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Uniqlo’s success reflects the growth of Japan’s industrial giant

D.live finished In any city in Southeast Asia, Japan’s commercial presence is ubiquitous. After decades of market dominance in the region, cars from Toyota, Honda and Nissan clog the roads. If clothing retailer Uniqlo’s parent company, Fast Retailing, gets its way, the drivers of those vehicles will soon be wearing Japanese clothes as well.

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The company’s latest results have benefited shareholders, with operating income of ¥103 billion ($760 million) for the three months ended February, up 48% year-on-year. The company’s stock has risen 53% in the past 12 months, making him one of Japan’s biggest performing public companies. The company’s stock is now just 10% off its all-time high in February 2021, and with a market cap of $76 billion, he’s the sixth-largest publicly traded company in the United States.

Uniqlo is, at first glance, a rare story of a Japanese retailer succeeding overseas. Fast Retailing’s main international competitors—Hennes & Mauritz abparent company of time&meters, and Zara’s parent company, Inditex, are based in Sweden and Spain, respectively. However, the company’s growth abroad has followed in the footsteps of Japanese industrial and manufacturing companies, as have its European peers.

Japanese industrial companies, especially automakers, have made Southeast Asia their second home since the 1960s. Fast Retailing is also expanding particularly rapidly in Asia, where his sales (excluding the domestic market and Greater China) for the six months to the end of February increased by 71% year-on-year. The region now accounts for 16% of sales, up from 11% a year ago, and over the same period he trails mainland China, Hong Kong and Taiwan, which fell from 25% to 22%. In the 1960s, the focus of Japanese companies was on the exploration for oil, the supply of natural resources, and the production of manufactured goods in countries with import substitution policies. The area is now a promising market for UNIQLO, rather than a factory location.

The comparison goes beyond geographic scope. Facing demographic constraints in a rapidly aging Japan, Fast Retailing is using technology and automation to replace workers and further mimic Japan’s major manufacturers. Keyence, a little-known giant of industrial automation, is his second largest publicly traded company in Japan, valued at $111 billion. Since 2017, Uniqlo has embedded small identification tags in all clothing, enabling automatic scanning at checkout.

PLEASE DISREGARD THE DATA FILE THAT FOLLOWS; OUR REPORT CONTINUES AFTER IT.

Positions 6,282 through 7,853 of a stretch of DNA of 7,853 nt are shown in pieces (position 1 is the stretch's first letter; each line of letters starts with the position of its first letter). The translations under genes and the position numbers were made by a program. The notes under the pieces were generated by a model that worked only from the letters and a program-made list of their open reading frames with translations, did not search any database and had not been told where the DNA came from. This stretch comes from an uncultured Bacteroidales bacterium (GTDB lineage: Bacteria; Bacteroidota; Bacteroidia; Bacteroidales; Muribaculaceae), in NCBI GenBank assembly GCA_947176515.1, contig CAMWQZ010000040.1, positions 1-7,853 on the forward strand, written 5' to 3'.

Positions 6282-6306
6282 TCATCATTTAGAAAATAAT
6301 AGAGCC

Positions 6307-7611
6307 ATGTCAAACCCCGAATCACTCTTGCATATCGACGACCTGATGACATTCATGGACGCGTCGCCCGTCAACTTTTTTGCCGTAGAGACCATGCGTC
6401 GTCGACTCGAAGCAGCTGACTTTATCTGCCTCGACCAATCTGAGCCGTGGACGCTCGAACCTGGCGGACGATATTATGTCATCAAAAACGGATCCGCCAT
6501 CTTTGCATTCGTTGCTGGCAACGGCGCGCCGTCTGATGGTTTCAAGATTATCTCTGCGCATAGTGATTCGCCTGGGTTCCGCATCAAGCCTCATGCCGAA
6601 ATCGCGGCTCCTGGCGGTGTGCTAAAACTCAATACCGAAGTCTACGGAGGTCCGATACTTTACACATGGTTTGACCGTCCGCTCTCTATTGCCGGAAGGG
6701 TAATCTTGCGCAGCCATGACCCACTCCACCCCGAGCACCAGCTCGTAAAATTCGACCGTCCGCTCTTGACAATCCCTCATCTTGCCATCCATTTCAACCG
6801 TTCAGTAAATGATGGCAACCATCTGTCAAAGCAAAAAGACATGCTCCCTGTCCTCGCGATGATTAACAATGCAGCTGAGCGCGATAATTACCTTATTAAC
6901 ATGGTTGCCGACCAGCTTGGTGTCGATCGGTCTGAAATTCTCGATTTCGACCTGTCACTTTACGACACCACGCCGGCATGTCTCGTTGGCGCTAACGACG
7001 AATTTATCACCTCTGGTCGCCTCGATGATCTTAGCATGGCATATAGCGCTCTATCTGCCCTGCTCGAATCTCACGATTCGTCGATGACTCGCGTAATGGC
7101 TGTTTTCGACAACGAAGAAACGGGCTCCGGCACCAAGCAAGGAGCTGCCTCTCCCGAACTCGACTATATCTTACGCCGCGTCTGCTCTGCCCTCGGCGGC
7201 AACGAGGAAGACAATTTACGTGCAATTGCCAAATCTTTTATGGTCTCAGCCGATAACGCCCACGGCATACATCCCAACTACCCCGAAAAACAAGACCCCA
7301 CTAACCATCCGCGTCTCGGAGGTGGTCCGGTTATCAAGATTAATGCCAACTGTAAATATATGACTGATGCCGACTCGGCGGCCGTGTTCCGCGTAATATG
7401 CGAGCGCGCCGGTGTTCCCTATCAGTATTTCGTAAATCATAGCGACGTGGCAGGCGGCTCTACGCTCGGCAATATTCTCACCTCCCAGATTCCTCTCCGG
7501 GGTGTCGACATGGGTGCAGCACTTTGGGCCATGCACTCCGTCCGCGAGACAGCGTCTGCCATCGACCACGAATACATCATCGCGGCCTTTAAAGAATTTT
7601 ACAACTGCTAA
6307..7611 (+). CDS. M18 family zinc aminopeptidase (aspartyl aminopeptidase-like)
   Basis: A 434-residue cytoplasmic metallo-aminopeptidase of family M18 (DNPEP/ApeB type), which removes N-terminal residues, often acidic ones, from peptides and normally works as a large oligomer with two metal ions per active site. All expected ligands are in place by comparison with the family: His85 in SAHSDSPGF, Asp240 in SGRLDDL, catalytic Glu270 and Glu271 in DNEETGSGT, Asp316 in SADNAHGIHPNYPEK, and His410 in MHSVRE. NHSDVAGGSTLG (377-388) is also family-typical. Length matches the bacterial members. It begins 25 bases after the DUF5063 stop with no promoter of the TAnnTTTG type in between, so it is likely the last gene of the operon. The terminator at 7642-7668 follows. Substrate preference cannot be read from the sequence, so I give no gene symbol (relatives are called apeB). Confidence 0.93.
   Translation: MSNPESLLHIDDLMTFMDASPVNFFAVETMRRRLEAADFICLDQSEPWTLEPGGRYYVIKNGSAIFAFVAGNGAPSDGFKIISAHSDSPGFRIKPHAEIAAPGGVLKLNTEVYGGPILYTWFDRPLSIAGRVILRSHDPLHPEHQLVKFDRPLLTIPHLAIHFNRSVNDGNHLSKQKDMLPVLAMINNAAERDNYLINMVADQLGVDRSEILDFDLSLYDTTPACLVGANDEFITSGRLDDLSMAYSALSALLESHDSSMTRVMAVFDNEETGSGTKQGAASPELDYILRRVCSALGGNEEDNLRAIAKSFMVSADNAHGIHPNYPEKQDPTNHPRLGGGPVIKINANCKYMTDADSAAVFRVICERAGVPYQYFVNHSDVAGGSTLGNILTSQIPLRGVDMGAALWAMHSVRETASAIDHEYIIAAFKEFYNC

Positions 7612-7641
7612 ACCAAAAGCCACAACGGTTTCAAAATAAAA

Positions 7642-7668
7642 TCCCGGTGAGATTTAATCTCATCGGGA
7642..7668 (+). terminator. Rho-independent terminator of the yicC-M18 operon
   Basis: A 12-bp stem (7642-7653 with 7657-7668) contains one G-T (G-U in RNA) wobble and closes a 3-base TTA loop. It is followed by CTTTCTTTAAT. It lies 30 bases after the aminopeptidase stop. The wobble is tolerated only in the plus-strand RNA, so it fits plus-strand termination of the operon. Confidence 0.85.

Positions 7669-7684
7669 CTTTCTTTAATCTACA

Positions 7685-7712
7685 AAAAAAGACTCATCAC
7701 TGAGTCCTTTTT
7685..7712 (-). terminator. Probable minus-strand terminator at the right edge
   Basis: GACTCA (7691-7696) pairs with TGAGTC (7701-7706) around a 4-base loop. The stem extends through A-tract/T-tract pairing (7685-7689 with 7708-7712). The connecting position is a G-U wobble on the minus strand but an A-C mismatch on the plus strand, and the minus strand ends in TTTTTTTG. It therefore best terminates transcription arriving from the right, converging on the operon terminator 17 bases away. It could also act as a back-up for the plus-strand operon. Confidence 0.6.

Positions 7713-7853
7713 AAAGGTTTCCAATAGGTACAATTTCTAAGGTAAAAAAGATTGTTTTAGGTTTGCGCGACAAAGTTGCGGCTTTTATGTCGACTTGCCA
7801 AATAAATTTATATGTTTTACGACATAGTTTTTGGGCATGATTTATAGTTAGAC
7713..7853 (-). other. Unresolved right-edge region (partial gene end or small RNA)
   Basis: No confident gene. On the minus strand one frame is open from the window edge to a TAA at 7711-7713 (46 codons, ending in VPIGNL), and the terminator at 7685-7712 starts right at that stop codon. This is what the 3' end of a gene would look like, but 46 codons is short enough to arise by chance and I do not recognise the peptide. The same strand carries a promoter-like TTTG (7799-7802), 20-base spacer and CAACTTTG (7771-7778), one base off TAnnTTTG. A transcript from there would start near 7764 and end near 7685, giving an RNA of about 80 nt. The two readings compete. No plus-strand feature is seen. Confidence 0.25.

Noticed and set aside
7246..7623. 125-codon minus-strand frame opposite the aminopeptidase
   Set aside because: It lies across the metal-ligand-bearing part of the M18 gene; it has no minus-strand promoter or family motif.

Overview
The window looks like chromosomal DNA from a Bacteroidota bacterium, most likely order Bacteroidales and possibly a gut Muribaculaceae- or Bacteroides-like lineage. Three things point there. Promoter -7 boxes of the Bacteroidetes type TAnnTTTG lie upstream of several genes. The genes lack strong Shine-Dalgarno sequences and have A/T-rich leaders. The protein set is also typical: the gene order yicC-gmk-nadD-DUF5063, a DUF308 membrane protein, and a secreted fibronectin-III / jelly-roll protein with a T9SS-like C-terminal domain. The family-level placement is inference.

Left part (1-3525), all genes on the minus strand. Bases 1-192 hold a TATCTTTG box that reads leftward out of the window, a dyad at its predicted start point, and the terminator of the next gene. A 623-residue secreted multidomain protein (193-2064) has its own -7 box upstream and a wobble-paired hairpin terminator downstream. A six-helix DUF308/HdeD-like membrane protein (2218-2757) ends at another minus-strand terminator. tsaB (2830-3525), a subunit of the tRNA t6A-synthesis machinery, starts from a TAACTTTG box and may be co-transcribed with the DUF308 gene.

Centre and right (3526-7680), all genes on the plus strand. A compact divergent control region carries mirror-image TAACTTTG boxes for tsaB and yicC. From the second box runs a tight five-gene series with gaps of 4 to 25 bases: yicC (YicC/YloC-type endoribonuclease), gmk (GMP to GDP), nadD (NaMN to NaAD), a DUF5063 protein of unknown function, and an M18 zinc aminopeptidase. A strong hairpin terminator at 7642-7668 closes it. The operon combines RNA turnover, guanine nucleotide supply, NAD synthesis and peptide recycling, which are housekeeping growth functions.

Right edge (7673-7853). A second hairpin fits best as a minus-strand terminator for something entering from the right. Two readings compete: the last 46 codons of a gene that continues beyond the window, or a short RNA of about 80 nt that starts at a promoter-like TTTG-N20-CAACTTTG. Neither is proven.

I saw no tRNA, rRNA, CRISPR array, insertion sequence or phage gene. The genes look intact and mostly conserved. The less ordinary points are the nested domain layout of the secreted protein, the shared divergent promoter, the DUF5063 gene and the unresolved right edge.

The reliance on automation also permeates the company’s operations and supply chain. In 2019, he partnered with his Mujin in Japan and his Exotec Solutions in France to automate work in warehouses. These are both small robotics companies. The company already partnered with larger automation firm Daifuku in 2018, which helped him reduce labor at a warehouse in Tokyo by 90%.

Savings are no longer just bonuses to a company’s bottom line. Uniqlo raised salaries for some employees by up to 40% in March. This is to compete for talent in order to bring the wages of companies on par with similar companies internationally, and to set salaries based on global standards in the future. Essential if you want to avoid sacrificing profit margins to boost employee salaries.

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https://www.economist.com/business/2023/04/20/uniqlos-success-mirrors-the-growth-of-japans-industrial-giants Uniqlo’s success reflects the growth of Japan’s industrial giant

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